I wanted to write a “Dear Diary” paragraph here, but would you believe, a computer will not let me …
Yes, soon, cursive will be a lost art.
I guess I don’t have to worry about my children sneaking into my room at night to read my old diaries from the late 1980s/early 1990s – they wouldn’t understand the words on the pages anyways. It’s all in cursive.
Second grade – that was the year that separated us from the “younger” students. No more “Letter Friends.” (In kindergarten, we met the “Letter Friends” and in first grade, we watched them on TV before/after we read “One Potato, Two Potato” in class.)
And, more importantly, second grade was the year we learned cursive as part of our curriculum.
For the past nearly three decades, it’s all I have used – or some form of it.
And lucky for me, I can actually read the lost art.
In college, my Grandma would send me letters, notes and cards – all written in cursive. Her writing was beautiful. Still is. I love the way she slants her words and signs her name. Throughout her apartment are notes, still written in cursive. I have never seen her use print.
I don’t like to print either. It takes too long.
The other week, I had to write a note addressed to the speech therapist at my son’s school. I used cursive. I hope she was able to read it.
What is going to happen when people “my age” write notes in cursive for our children to read or others?
We are going to hear this, “I don’t know what that says. I never learned to read/write cursive” as they walk away holding yet another new electronic device.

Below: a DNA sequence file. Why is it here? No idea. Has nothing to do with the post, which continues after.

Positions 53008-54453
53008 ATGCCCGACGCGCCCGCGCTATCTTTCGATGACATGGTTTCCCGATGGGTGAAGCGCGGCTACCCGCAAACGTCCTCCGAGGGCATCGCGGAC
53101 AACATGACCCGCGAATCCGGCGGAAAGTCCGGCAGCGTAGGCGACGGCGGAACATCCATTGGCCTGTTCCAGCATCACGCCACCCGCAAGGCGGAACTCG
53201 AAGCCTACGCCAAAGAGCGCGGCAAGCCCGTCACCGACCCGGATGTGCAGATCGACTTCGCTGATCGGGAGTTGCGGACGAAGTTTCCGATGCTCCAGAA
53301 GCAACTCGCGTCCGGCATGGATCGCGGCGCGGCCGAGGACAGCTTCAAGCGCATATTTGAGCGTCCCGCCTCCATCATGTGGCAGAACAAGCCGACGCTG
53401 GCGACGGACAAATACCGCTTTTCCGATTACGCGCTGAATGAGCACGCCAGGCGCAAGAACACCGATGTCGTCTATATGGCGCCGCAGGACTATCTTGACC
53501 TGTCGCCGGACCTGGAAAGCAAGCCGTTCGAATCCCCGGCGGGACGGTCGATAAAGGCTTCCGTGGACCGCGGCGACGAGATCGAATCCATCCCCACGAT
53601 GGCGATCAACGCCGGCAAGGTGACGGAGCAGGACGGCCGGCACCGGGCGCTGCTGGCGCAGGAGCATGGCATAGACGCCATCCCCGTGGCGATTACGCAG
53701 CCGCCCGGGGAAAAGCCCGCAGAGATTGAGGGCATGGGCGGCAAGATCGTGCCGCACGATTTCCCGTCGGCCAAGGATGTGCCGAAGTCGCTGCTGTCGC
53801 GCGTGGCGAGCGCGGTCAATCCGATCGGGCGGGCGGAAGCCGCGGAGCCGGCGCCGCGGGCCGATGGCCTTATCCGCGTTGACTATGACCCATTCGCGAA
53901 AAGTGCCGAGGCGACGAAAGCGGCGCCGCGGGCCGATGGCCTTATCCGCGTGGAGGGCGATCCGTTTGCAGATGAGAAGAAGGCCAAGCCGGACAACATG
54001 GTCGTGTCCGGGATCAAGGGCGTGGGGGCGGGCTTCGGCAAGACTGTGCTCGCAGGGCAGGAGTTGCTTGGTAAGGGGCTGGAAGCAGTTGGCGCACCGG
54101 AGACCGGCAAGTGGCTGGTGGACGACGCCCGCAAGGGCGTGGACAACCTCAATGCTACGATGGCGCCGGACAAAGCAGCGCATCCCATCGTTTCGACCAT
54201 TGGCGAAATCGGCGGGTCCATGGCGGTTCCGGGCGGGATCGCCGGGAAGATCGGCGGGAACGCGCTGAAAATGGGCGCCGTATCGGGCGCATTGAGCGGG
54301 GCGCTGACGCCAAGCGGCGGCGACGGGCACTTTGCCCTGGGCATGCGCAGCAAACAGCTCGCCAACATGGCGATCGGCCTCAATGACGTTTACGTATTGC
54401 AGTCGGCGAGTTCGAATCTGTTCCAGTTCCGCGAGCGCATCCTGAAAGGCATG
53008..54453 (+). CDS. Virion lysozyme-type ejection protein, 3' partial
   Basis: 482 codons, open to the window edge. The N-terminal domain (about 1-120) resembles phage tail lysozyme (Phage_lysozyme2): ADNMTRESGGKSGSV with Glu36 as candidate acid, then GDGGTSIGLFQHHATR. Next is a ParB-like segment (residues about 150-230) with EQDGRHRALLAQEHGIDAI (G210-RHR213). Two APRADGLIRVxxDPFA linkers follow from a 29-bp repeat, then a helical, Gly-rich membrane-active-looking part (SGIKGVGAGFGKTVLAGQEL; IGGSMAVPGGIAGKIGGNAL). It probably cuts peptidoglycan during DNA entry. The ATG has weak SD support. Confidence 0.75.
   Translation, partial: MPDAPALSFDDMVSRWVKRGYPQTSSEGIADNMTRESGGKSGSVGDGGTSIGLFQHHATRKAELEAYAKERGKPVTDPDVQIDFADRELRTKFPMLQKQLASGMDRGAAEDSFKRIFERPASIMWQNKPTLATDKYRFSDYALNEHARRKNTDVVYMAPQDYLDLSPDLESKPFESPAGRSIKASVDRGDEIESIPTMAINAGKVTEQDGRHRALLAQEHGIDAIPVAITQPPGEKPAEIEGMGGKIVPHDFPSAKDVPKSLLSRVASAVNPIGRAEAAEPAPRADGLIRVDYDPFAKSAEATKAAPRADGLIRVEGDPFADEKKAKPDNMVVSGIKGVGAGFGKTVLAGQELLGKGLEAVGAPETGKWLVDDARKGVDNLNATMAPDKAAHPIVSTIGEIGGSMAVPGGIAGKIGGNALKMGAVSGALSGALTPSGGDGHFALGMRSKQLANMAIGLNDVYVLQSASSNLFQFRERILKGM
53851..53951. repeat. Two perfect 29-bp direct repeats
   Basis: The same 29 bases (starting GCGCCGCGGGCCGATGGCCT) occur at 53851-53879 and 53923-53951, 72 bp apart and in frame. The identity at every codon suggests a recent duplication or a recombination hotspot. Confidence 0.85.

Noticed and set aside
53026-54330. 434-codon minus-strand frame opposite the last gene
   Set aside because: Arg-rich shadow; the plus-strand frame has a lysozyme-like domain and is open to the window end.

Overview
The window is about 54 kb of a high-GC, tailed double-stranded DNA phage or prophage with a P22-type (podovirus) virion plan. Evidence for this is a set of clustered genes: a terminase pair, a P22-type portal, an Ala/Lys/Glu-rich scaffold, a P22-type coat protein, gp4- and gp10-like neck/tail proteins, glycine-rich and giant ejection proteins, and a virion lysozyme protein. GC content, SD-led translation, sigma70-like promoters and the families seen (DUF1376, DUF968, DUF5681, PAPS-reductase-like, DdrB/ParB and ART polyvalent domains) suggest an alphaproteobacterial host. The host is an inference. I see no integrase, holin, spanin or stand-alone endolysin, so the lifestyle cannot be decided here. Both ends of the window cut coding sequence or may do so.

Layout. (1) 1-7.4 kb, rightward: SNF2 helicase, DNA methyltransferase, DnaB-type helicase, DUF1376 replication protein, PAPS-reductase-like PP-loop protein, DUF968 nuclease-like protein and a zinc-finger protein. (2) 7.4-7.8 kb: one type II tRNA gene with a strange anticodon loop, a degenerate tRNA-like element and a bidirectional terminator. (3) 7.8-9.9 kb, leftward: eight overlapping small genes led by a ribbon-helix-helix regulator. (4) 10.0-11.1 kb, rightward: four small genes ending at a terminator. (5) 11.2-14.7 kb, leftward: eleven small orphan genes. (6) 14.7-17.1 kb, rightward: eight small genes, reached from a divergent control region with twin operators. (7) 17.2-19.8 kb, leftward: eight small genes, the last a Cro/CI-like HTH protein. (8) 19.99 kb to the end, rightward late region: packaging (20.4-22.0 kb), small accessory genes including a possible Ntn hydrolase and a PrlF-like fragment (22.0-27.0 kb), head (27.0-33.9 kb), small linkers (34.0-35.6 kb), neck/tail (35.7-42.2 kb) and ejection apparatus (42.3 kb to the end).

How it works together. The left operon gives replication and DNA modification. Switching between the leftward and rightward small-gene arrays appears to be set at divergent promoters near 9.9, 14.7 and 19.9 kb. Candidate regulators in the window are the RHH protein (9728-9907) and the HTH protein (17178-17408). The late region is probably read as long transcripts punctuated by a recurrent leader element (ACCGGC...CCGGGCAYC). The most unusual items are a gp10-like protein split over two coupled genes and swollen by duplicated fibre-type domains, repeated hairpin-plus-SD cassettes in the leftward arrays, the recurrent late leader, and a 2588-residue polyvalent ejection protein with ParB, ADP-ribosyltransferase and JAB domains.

Students are still required to learn a foreign language – at least to my knowledge.
I took Spanish for five years. I have used it … zero times. Although, in case I am ever lost in Mexico, I can ask the following question: “Donde esta el bano?” – WHERE IS THE BATHROOM?
By not offering cursive in school, we are dumbing down a generation already engrossed in iPods, iPads, tables, cell phones, texting, emailing, tweeting/twittering, kindles, kindle fires, Xboxes and PlayStations.
Even libraries are now offering courses on how to use electronic devices and Microsoft Word programs.
I wonder if in 30 years these same libraries will offer “How to Read/Write Cursive” where everyone brings along hand-written notes from their ancestors to be deciphered by strangers.
Doesn’t that make you feel all warm and fuzzy? Having strangers tell your loved ones what life was like day in and day out …
And for those of you reading this 30 years from now, my diaries are located in the green bin inside my closet … it is filled with juicy details of junior high dances; romances; fights; and breakups written from the view of a sassy teenager.